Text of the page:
US presses India to ‘rapidly’ ease restrictions in occupied Kashmir, seeks lower tensions – World

The United States wants New Delhi to quickly ease the restrictions imposed on occupied Kashmir, a senior US official said Thursday by reiterating President Donald Trump's willingness to mediate to ease tensions between India and Pakistan over the territory.

Trump met separately this week with Indian Prime Minister Narendra Modi and with Prime Minister Imran Khan, who should address the UN General Assembly later today.

Read: Trump says he is ready to mediate in Kashmir if both Pakistan and India want

While Trump has forged a close bond with Modi, joining the Hindu nationalist in a mass demonstration on Sunday in Houston, where the Indian leader boasted of his actions in Kashmir, a senior official said the United States had concerns about repression in the region. .

"We hope to see a quick action: the lifting of restrictions and the release of detainees," Alice Wells, the chief State Department official for South Asia, told reporters.

The region occupied by India has been facing repression since August 5, when the Indian government revoked article 370 of the Indian constitution, stripping it of its special status. The repression has now continued for more than 50 days.

"The United States is concerned about widespread arrests, including those of politicians and business leaders, and restrictions on residents of Jammu and Kashmir," Wells said.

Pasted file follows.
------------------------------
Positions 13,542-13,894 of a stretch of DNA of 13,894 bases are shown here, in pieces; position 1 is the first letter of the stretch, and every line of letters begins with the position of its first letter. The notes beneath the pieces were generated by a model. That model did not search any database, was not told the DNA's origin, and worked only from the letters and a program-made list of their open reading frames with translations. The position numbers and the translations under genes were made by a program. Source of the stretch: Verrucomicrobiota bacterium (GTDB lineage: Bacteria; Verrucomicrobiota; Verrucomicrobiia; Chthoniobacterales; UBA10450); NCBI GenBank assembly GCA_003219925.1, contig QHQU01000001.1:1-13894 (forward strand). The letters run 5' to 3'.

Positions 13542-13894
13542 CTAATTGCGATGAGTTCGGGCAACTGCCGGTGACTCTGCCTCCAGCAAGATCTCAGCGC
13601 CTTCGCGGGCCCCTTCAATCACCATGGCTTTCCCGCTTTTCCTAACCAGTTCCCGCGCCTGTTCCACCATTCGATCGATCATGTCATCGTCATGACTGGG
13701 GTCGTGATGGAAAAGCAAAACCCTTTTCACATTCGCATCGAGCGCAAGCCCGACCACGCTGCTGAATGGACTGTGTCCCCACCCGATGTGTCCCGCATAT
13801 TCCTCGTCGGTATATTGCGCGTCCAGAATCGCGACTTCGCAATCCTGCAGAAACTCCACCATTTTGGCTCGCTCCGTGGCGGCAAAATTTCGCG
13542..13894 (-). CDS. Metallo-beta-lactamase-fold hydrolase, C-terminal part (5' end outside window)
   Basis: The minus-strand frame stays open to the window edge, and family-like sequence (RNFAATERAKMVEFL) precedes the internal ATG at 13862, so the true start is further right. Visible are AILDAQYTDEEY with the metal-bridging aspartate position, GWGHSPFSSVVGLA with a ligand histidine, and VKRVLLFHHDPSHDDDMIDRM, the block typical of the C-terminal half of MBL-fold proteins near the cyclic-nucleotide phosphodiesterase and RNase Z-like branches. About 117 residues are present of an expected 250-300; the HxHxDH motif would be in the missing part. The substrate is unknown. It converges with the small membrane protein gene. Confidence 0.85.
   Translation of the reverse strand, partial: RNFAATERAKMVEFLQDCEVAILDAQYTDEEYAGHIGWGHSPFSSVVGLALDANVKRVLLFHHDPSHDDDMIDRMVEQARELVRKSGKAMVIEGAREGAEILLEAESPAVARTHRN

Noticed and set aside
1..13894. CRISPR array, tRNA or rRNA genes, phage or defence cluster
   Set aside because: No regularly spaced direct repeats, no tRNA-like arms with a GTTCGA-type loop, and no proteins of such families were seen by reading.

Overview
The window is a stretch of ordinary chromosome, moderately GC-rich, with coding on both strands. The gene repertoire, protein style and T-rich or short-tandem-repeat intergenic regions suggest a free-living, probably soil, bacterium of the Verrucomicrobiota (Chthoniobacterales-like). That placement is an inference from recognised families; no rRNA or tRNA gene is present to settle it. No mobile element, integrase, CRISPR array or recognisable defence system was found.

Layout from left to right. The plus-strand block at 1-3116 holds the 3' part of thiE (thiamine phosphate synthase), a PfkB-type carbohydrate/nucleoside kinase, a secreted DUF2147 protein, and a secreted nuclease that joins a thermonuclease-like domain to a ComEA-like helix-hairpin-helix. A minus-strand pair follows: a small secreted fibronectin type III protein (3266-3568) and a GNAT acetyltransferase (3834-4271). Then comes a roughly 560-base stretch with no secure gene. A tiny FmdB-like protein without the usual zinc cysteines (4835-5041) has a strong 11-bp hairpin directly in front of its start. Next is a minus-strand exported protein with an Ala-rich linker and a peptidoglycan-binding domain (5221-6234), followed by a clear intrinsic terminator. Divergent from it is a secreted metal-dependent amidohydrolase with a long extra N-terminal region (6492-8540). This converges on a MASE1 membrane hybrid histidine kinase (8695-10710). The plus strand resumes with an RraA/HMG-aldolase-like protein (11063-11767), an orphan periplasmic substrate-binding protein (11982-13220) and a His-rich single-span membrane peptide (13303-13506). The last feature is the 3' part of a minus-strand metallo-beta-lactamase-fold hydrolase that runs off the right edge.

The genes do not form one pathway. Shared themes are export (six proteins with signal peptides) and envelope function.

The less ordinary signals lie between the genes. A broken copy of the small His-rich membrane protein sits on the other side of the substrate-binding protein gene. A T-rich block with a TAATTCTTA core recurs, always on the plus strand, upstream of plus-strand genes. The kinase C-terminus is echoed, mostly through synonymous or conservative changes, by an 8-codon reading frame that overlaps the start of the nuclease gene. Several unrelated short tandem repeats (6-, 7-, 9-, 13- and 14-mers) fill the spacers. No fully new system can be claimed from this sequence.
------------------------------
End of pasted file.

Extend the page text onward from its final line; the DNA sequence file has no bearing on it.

"We hope that the Indian government will resume the political commitment to local leaders and schedule the promised elections as soon as possible."

"The world would benefit from reducing tensions and increasing dialogue between the two countries. [India and Pakistan] and, given these factors, the president is willing to mediate if both parties request it, "he said.

President Trump has repeatedly offered arbitration to reduce tensions between India and Pakistan, despite New Delhi's repeated rejection of his offers. On Wednesday, the president of the United States said he encouraged India and Pakistan to resolve their differences in separate meetings with their prime ministers this week.

"I said, & # 39; Fellas, solve it. Just solve it & # 39;" Trump said.

He first offered to mediate during a meeting with Prime Minister Imran in July.

A "special relationship"

During his time in the United States, Prime Minister Imran denounced Modi, even comparing his ideology with Nazi Germany, as he had previously done.

Wells characterized the Prime Minister's comments as useless and said: "A reduction in rhetoric would be welcome, especially between two nuclear powers."

He also questioned why Prime Minister Imran was not talking about China, which has arrested one million Uighurs and other Turkish-speaking Muslims.

"I would like to see the same level of concern also expressed about Muslims who have been detained in western China, literally in conditions of concentration," he said.

China is an important diplomatic and economic partner of Pakistan. Imran, consulted on the Uyghurs in a group of experts on Monday, declined to comment and said Pakistan had a "special relationship" with China and would only pose problems in private.



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